A special training mode is available to help you learn how proportional relationships work, like how turning a number of wheel rotations translates into moving forward a certain distance.
Expedition Atlantis can be played with four different difficulty levels: Cadet (Easy), Explorer (Medium), Admiral (hard), and Custom. With custom mode, you can set how many problems you need to solve in each level of the game, and how hard the problems are. You’ll also notice that there are 4 main levels to the game.
After completing Level 1, the Minoan Megaliths, you’ll reach Level 2, the Pillars of Hercules. Underwater platforms appear to allow your escape pod to cross the chasm. You’ll need to calculate how much the robot needs to turn to line itself up with the next platform, before the robots thrusters engage. Be careful or your robot will thrust itself right to the bottom of the chasm!
Once you cross the chasm, you’ll reach the Atlantis Base and be equipped with a robot capable of catching cargo from the mothership. The storm is still acting up and throwing the cargo off course, so you’ll need to calculate how much the robot needs to turn and move forward to catch the cargo in Poseidons Courtyard.
The cargo you catch contains upgrades for your robot, which will be crucial for the final part of your mission. Take the cargo back to base to equip the upgrades!
In the underwater base, you’ll be able to equip all of the upgrades that you caught in Poseidons Courtyard. Upgrades range from different wheels, different robot bodies (chassis), powerful attachments, and even paint colors.
With your upgraded robot, you’ll be ready to explore the Heart of Atlantis. You’ll be completely in charge of marking where your robot needs to go, performing the calculations to get it there. Be careful! Ancient Atlantis was highly advanced technologically – it has a reactor core and portal network which is still operational today, but sensor readings indicate that they are unstable. Your robots radiation shield will protect it from the radiation, but will also slowly drain its batteries.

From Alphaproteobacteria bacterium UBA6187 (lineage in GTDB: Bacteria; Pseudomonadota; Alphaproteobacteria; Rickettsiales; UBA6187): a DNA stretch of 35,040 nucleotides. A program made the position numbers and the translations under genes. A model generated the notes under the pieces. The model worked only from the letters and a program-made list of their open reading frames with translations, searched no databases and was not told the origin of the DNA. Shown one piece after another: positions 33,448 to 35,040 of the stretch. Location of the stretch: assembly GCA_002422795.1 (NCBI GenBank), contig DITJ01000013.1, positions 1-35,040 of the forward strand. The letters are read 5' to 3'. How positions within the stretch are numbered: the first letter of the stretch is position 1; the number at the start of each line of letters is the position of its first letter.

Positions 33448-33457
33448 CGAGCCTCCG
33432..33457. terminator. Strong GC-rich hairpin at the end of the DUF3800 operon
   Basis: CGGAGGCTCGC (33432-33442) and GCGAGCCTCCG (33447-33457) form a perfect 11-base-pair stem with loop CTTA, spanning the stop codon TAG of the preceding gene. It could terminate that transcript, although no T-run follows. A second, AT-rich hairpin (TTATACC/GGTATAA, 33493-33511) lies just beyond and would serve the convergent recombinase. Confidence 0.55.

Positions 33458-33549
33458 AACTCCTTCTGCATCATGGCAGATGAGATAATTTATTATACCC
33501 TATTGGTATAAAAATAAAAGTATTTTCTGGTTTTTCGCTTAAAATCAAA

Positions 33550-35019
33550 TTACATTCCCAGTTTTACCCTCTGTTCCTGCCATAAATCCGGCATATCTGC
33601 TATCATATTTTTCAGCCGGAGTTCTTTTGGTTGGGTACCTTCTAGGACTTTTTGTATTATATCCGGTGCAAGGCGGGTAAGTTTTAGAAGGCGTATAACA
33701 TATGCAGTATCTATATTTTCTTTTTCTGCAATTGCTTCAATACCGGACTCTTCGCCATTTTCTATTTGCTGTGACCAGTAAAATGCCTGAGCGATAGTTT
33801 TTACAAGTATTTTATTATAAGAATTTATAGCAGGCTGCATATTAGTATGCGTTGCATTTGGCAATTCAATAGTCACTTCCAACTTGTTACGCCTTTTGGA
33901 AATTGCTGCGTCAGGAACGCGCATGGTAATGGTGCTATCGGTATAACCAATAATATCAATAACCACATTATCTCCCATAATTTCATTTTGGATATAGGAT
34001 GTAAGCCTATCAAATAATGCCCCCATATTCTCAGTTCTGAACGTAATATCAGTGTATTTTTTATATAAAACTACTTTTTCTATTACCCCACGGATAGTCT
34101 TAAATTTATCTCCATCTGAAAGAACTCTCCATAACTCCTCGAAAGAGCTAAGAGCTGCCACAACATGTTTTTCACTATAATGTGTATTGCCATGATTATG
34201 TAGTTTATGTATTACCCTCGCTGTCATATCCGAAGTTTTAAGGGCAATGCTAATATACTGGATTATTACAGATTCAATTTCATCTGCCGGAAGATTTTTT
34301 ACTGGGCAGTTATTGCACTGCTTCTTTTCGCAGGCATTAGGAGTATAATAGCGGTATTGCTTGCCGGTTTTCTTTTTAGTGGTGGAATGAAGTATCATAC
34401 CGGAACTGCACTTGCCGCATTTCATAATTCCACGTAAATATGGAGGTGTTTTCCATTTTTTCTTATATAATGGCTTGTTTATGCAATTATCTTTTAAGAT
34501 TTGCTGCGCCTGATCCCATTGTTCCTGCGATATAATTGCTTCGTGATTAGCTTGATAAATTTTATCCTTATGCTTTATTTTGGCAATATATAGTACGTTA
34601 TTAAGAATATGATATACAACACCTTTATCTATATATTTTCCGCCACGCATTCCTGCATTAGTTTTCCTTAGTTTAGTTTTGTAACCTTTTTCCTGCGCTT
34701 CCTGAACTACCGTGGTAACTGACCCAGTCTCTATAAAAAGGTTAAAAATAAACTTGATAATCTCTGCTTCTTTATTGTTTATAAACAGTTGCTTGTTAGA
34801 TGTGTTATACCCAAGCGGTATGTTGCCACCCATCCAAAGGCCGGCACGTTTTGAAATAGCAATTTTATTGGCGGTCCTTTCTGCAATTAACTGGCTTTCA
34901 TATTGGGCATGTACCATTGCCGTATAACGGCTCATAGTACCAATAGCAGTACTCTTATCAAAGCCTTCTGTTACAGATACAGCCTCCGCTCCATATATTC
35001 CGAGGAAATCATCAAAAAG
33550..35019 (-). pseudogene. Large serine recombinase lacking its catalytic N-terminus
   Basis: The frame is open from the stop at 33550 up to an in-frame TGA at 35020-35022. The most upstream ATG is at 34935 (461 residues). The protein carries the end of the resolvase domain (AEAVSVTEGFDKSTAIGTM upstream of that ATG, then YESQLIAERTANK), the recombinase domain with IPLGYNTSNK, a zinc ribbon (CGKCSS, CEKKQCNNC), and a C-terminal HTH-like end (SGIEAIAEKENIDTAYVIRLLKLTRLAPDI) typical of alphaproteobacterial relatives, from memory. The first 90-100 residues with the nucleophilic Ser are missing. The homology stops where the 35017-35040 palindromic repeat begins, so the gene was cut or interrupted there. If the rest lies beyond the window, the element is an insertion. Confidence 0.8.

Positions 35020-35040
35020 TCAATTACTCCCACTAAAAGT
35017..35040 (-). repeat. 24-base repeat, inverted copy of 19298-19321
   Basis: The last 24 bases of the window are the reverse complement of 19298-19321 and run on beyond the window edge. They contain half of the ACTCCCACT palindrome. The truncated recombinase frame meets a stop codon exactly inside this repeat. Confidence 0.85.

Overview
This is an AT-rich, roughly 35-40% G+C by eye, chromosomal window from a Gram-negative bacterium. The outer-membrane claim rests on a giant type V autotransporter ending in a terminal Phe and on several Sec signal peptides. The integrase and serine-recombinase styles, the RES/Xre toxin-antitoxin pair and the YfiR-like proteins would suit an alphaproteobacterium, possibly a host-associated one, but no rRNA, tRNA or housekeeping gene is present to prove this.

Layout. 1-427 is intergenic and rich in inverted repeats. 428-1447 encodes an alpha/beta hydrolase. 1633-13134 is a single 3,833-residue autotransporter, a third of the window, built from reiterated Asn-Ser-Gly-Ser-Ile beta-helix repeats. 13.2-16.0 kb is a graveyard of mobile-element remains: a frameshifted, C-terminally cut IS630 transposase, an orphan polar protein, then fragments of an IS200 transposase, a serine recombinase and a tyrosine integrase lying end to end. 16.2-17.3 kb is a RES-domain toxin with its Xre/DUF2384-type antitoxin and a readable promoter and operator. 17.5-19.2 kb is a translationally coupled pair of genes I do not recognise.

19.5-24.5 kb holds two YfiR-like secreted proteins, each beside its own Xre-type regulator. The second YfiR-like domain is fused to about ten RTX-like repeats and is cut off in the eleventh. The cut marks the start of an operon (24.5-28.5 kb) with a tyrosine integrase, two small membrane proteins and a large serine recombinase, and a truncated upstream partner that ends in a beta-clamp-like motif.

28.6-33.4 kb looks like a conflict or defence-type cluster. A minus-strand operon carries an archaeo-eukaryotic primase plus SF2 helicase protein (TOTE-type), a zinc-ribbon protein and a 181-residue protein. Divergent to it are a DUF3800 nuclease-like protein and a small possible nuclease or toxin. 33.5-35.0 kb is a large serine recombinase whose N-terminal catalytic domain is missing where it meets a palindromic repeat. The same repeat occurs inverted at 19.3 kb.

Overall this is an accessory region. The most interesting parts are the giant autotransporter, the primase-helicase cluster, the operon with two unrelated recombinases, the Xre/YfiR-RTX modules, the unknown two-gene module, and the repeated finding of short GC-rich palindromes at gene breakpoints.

As you make progress in Atlantis, you’ll be rewarded with achievements. These achievements will also show up on your “My Achievements” page on CS2N, if you logged into the game with your CS2N username!
Why Use Expedition Atlantis?
- Proportional problems are embedded everywhere
- Widely applicable
- Students with math IEPs especially need proportional reasoning skills
- Expedition Atlantis provides students with the big ideas needed to become proficient proportional thinkers
- High student engagement through underwater robotics game
- Mechanistic approach
- Proportional thinking, not just proportional methods
- Repeated, contextualized practice
- Unified approach
- Aligns with the Common Core Standards
- Immediate teacher and student feedback
- Differentiation for high- and low-performing students (manual and automatic)
Expedition Atlantis is designed to be a fun, educational tool to teach and reinforce proportional relationships. When complete, it will be accompanied with a full Teacher’s Guide that provides information on its use in the classroom, ties into mathematical standards, and other valuable information. It’s also available completely for free during our Beta and Feedback period, so download it today!
We appreciate any feedback you have about Expedition Atlantis. Feel free to share it at the ROBOTC.net Forums.
We’ve featured a couple of robotics students the last few weeks, but this week we showcase a robotics teacher who uses ROBOTC and Robot Virtual Worlds in the classroom. Check out Jeff Maxwell’s interview on why and how he uses Robot Virtual Worlds with his students …
Happy Friday! I thought it might be nice to end the week with a little sneak preview into our newest Robot Virtual World game, “Expedition Atlantis: A Calculated Deep Sea Adventure.” We are still working on it, so things might change, but wanted to share an inside look. The game and curriculum will be available this Fall. Check back for more info soon!